I am not going to contact Experian directly thanks, James. I'll let the bank and the Information Commissioner do it. They can have the job of asking what the bloody hell Experian are playing at by alerting no-one to the mismatch and consequently holding obviously false data against my name.
    Last edited by VictimOfImpersonation; 28-12-2013 at 4:21 AM.
  • Experian company representative
    We will happily investigate this and respond to your concerns if you get in touch with details. We do use date of birth as an identifier but we use other information too. If you raise this with the Information Commissioner's Office they are likely to ask you to try to resolve the matter with us directly first. If someone else is using your details our Victims of Fraud team can also give you advice on taking steps to shore up your identity.

    James
    ďOfficial Company Representative
    I am an official company representative of Experian. MSE has given permission for me to post in response to queries about the company, so that I can help solve issues. You can see my name on the companies with permission to post list. I am not allowed to tout for business at all. If you believe I am please report it to forumteam@moneysavingexpert.com This does NOT imply any form of approval of my company or its products by MSE"

    Posts by James Jones, Neil Stone, Stuart Storey & Joe Standen
  • VictimOfImpersonation
    Not good enough James.

    I have requested you, Head of Consumer Affairs at Experian, on an open internet forum to clean up your data in the simplest of fashions. I have told you exactly what to look for already.

    You are clearly content for no clean up to happen until someone makes you do it.

    Until you do clean it up, you are breaking the law.
    • Tiddlywinks
    • By Tiddlywinks 29th Dec 13, 7:11 PM
    • 5,351 Posts
    • 18,507 Thanks
    Tiddlywinks
    Not good enough James.

    I have requested you, Head of Consumer Affairs at Experian, on an open internet forum to clean up your data in the simplest of fashions. I have told you exactly what to look for already.

    You are clearly content for no clean up to happen until someone makes you do it.

    Until you do clean it up, you are breaking the law.
    Originally posted by VictimOfImpersonation

    Good grief - just fill in the blooming form and let the company rep investigate the matter.

    Stop being such a drama queen.
    • stclair
    • By stclair 29th Dec 13, 7:17 PM
    • 6,543 Posts
    • 3,472 Thanks
    stclair
    Not good enough James.

    I have requested you, Head of Consumer Affairs at Experian, on an open internet forum to clean up your data in the simplest of fashions. I have told you exactly what to look for already.

    You are clearly content for no clean up to happen until someone makes you do it.

    Until you do clean it up, you are breaking the law.
    Originally posted by VictimOfImpersonation
    Do you really think it's James Jones actually posting on mse?
    Im an ex employee RBS Group
    However Any Opinion Given On MSE Is Strictly My Own
  • VictimOfImpersonation
    Good grief - just fill in the blooming form and let the company rep investigate the matter.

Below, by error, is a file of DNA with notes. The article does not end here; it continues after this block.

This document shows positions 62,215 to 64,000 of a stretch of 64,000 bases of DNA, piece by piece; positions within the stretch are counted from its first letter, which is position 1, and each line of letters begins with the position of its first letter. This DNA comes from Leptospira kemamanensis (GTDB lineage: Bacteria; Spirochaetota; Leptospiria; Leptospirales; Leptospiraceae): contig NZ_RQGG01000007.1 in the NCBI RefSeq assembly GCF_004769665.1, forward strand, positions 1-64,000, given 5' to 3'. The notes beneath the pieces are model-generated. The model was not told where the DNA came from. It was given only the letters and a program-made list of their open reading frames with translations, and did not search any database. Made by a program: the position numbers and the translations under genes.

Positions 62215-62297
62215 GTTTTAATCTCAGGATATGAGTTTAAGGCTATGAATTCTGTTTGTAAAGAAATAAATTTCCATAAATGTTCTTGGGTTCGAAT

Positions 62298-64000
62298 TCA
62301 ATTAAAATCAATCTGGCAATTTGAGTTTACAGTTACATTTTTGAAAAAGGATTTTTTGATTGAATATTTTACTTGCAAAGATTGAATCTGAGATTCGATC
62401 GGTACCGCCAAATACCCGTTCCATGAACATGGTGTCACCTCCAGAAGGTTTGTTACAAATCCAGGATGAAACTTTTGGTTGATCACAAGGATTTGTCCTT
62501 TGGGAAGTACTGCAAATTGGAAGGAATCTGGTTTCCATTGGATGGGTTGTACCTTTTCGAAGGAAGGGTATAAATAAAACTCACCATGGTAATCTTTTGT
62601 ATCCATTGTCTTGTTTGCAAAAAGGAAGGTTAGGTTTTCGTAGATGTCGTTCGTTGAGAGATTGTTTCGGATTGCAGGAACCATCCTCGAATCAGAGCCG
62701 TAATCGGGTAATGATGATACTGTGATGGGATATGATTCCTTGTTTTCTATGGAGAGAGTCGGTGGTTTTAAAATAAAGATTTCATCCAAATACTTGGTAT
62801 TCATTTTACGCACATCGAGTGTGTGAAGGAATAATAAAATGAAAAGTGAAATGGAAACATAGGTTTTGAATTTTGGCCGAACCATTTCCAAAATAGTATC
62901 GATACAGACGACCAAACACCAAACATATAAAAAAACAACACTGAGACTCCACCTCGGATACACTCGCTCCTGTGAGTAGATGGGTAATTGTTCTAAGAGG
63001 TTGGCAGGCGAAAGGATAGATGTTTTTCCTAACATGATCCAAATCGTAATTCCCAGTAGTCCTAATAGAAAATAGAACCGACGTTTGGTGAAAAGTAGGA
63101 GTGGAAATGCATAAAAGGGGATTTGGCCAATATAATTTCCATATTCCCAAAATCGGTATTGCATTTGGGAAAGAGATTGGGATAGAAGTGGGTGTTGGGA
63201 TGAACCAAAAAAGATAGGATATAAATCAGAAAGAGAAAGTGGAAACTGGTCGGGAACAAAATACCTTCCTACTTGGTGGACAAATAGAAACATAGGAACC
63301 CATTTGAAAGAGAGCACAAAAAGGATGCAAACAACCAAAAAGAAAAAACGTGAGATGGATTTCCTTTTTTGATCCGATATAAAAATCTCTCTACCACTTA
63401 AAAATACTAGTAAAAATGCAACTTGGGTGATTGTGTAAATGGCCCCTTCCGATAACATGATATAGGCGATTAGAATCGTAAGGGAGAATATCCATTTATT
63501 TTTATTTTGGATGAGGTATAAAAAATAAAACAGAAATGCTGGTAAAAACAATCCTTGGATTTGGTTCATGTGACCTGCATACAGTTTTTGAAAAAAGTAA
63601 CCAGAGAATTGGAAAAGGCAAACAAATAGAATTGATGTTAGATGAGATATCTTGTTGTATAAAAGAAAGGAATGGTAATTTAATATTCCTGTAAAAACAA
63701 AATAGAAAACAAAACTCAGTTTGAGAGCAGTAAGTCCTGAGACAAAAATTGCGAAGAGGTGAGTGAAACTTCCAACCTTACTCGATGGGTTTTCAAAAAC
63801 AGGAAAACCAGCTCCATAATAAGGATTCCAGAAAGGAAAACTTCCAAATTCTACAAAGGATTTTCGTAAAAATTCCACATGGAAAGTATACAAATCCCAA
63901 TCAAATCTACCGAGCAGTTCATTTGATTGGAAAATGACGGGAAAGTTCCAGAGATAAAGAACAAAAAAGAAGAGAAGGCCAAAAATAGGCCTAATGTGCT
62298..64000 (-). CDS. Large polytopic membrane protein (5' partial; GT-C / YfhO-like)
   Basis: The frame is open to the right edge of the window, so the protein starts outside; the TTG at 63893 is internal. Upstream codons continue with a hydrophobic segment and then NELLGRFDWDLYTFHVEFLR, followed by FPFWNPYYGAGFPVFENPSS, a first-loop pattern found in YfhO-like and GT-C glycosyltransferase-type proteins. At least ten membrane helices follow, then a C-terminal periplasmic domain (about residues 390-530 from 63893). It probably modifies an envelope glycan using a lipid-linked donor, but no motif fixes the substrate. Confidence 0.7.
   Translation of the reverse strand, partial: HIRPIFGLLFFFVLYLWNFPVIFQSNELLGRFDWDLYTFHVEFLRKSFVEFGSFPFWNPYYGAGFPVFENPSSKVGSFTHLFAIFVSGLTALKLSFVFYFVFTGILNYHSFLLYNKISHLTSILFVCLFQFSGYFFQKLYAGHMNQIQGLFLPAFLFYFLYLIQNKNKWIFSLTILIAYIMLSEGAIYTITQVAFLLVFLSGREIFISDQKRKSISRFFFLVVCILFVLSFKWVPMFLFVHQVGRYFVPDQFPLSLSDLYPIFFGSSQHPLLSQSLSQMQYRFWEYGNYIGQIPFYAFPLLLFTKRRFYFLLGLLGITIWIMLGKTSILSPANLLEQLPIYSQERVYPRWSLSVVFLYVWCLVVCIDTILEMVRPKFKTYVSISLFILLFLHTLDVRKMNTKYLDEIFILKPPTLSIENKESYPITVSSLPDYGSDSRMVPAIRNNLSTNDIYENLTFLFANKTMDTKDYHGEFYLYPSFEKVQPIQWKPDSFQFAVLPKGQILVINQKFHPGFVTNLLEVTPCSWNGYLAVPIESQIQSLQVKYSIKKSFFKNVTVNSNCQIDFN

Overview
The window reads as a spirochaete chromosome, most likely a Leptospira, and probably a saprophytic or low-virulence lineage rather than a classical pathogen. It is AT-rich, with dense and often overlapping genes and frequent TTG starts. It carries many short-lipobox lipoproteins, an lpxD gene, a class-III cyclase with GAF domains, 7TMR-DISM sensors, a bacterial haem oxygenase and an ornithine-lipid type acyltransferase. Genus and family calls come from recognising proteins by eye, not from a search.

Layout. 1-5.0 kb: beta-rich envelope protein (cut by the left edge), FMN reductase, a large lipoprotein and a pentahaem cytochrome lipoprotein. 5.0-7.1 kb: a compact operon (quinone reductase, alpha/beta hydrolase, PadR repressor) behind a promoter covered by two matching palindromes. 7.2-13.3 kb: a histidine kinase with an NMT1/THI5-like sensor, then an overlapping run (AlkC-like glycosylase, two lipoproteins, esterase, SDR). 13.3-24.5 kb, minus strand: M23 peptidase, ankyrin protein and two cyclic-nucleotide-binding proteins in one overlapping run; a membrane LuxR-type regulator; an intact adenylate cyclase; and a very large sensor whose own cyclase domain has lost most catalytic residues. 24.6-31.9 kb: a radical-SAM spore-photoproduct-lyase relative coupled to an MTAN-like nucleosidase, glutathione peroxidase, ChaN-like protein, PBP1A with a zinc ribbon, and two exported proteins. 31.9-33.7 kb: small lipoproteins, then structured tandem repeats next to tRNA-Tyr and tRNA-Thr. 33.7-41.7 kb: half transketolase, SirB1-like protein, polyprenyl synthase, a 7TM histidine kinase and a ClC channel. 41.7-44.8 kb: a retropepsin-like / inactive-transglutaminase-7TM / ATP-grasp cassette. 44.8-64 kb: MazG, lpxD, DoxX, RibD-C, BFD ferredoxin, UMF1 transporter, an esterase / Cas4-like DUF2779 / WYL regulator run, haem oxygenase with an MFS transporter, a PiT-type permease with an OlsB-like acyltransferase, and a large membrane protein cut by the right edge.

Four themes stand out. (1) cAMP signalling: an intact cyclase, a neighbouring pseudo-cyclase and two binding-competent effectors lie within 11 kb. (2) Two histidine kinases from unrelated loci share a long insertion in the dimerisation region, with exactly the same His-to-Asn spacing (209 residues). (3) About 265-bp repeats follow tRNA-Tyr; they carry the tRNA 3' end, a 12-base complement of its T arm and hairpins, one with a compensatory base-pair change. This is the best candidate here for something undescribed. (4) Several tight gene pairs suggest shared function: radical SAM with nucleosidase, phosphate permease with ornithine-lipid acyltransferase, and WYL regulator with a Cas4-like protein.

Stop being such a drama queen.
    by Tiddlewinks
    Do you really think it's James Jones actually posting on mse?
    Originally posted by stclair
    Oh glad you two found your way over here. Can you find your way back unaided or do you need some more help?

    I am sure he will discover what he's written soon enough in the morning.

    I'll be testing their database again tomorrow evening to see if he takes it seriously.
    • InsideInsurance
    • By InsideInsurance 29th Dec 13, 8:24 PM
    • 22,213 Posts
    • 11,383 Thanks
    InsideInsurance
    We seem to have gone way off the course of talking about aggregators to trying to bash Experian.

    Now I am not the greatest fan of CRAs but lets be realistic, in the UK we dont have any form of ID number and therefore there is no singular Natural Primary Key and nor is there a definitive list of all people. There isnt even a Composite Key as legitimately data changes over time and names can be abbreviated or not etc so you will end up having fuzzy logic matching to try and decide if, when new data is received, is this information for one of the existing people in the data warehouse as 90% of the information matches or is this actually a new person who just happens to have exceptionally similar information?

    Not every wrong date of birth is going to be a fraud attempt, people miss key, you yourself, a friend helping you or the member of staff. Likewise not everyone's handwriting is perfect and again things can be misread.

    CRAs do not claim to be a 100% record, other lenders/ vendors/ service providers are aware of this hence why some dont bother even using them, some only use part of the services and others use them more fully. As the Experian Rep has said, they provide "scores", they dont give black and white answers, yes/ no its the customer, yes/no lend to them, they just give a score and the service provider makes the choice.

    CRAs do not claim to police the data either, they are a store not a validator. As per the DPA, if you inform them data is wrong with evidence then they must correct it. Likewise, given your monika, if you've been the victim of identity fraud you also have CIFAS who will also note on your files both with themselves and the CRAs
  • VictimOfImpersonation
    We seem to have gone way off the course of talking about aggregators to trying to bash Experian.

    Now I am not the greatest fan of CRAs but lets be realistic, in the UK we dont have any form of ID number and therefore there is no singular Natural Primary Key and nor is there a definitive list of all people. There isnt even a Composite Key as legitimately data changes over time and names can be abbreviated or not etc so you will end up having fuzzy logic matching to try and decide if, when new data is received, is this information for one of the existing people in the data warehouse as 90% of the information matches or is this actually a new person who just happens to have exceptionally similar information?